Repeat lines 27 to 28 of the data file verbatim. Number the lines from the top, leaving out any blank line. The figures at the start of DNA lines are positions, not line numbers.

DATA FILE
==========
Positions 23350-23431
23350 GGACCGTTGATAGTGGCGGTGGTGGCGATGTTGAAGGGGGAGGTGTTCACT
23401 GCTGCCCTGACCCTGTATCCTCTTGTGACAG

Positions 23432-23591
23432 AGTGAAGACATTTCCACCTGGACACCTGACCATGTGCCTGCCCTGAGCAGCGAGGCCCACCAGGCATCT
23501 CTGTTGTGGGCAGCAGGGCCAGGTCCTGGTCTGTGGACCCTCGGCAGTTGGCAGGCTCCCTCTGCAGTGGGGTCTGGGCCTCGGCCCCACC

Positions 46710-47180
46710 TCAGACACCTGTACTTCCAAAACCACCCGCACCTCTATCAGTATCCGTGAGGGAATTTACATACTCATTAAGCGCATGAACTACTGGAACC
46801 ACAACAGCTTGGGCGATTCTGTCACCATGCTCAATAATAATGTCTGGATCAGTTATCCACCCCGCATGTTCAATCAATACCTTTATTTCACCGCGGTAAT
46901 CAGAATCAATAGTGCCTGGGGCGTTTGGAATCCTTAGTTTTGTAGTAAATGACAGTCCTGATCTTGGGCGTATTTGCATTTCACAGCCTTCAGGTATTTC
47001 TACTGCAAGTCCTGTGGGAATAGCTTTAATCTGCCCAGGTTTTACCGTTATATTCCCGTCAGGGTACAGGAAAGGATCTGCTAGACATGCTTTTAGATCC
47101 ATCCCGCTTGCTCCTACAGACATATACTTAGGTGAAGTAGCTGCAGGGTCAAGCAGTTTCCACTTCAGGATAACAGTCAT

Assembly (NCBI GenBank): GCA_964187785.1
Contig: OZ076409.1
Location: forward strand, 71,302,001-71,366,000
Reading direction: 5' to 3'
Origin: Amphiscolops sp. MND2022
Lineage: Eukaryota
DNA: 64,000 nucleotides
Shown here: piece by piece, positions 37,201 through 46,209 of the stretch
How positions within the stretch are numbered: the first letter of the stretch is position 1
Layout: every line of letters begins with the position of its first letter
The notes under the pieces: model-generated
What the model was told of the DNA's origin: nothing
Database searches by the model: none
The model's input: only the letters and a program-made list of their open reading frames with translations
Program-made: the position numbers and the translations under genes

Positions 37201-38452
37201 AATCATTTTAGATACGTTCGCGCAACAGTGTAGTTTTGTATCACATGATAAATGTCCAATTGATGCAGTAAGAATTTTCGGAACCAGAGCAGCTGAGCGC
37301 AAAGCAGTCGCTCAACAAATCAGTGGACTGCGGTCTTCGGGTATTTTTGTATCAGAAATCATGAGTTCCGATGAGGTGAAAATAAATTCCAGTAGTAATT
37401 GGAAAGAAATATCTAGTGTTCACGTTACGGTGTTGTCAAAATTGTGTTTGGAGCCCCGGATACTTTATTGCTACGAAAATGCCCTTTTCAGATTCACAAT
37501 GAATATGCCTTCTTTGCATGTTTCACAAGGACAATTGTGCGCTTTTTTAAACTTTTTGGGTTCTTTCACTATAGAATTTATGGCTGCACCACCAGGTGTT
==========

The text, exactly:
Program-made: the position numbers and the translations under genes

Positions 37201-38452